Enuma Anu Enlil is a series of about 70 tablets dealing with Babylonian astrology. These accounts were found in the early 19th century by excavation in Niniveh, near present day Bagdad. The bulk of the work is a substantial collection of omens, estimated to number between 6500 and 7000, which interpret a wide variety of celestial and atmospheric phenomena in terms relevant to the king and state. The tablets presumably date back to about 650 BCE, but several of the omens may be as old as 1646 BCE. Many of the reports found on the tablets represent ‘astrometeorological’ forecasts (Rasmussen 2010).
http://www.climate4you.com/ClimateAndHistory%205000-0%20BC.htm

In it astronomical and astrological concepts are intermingled and schematic arrangements at times predominate over facts.”

Here VanderKam comes back to an early view of H. Zimmern from 1901, who saw the Enochic tradition anchored in stories around the primeval king Enmeduranki, to whom the gods granted mantic (related to divination or prophecy) and astronomical wisdom.

BM 86378, cuneiform tablets from the library of King Ashurbanipal, circa 687 BCE, held in the British Museum.<br /> MUL.APIN includes a list of thirty-six stars, three stars for each month of the year. The stars are those having a helical rise in a particular month. The first line lists the three stars, which have the helical rise in the first month of the year, Nisannu, which is associated with the vernal equinox. <br /> In the second line, three other stars are listed, with a helical rise in the second month, Ayyāru, and so on.<br /> I MUL.APIN sono testi antichi su tavolette di argilla, comprendono un elenco di trentasei stelle, tre stelle per ogni mese dell’anno. <br /> Le stelle sono quelle aventi ciascuna la levata eliaca in un particolare mese. Si ha perciò questo schema: nella prima riga sono elencate tre stelle, che hanno la levata eliaca nel primo mese dell'anno, Nīsannu (quello associato all'epoca dell'equinozio di primavera). <br /> Nella seconda riga sono elencate altre tre stelle, ancora ciascuna avente levata eliaca nel secondo mese, Ayyāru, e così via.<br /> http://www.lavia.org/italiano/archivio/calendarioakkadit.htm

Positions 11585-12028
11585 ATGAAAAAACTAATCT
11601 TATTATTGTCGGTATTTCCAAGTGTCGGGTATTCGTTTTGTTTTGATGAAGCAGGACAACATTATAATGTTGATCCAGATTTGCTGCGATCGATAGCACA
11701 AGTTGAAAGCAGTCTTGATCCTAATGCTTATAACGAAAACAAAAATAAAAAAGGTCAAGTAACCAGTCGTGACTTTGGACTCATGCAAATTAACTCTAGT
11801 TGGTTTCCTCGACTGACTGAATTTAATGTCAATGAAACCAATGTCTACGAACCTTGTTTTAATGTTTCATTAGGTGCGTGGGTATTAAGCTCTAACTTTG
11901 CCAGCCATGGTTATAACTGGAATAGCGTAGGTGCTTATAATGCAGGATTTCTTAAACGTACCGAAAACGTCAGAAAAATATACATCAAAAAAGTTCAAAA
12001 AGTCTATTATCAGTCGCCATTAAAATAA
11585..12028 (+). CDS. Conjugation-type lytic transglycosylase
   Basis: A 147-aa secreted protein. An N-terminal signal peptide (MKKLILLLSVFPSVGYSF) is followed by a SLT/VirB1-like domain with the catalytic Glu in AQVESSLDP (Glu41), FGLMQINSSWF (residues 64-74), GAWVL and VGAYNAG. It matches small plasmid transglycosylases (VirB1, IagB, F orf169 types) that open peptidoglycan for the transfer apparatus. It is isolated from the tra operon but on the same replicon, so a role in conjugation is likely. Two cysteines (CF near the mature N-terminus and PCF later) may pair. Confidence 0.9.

BM 86378, cuneiform tablets from the library of King Ashurbanipal, circa 687 BCE, held in the British Museum.
MUL.APIN includes a list of thirty-six stars, three stars for each month of the year. The stars are those having a helical rise in a particular month. The first line lists the three stars, which have the helical rise in the first month of the year, Nisannu, which is associated with the vernal equinox.
In the second line, three other stars are listed, with a helical rise in the second month, Ayyāru, and so on.
I MUL.APIN sono testi antichi su tavolette di argilla, comprendono un elenco di trentasei stelle, tre stelle per ogni mese dell’anno.
Le stelle sono quelle aventi ciascuna la levata eliaca in un particolare mese. Si ha perciò questo schema: nella prima riga sono elencate tre stelle, che hanno la levata eliaca nel primo mese dell’anno, Nīsannu (quello associato all’epoca dell’equinozio di primavera).
Nella seconda riga sono elencate altre tre stelle, ancora ciascuna avente levata eliaca nel secondo mese, Ayyāru, e così via.
http://www.lavia.org/italiano/archivio/calendarioakkadit.htm

(VanderKam, Enoch and the Growth, p. 101. H. Zimmern, Beiträge zur Kenntnis der babylonischen Religion: Die Beschwörungstafeln Šurpu, Ritualtafeln für den Wahrsager, Beschwörer und Sänger (Assyriologische Bibliothek 12; Leipzig: Hinrichs, 1901).

The main arguments against Neugebauer’s position are provided by the Enochic Aramaic fragments from Cave 4, the careful evaluation of which prompted Milik already in 1976 to suggest that the astronomical parts of the Enoch tradition do belong to the oldest stratum of the Enoch literature in concordance to the  (originally) year life span allotted to Enoch in Genesis 5:23.”

Gebhard J. Selz, “Of Heroes and Sages–Considerations of the Early Mesopotamian Background of Some Enochic Traditions,” in Armin Lange, et alThe Dead Sea Scrolls in Context, v. 2, Brill, 2011, pp. 784-6.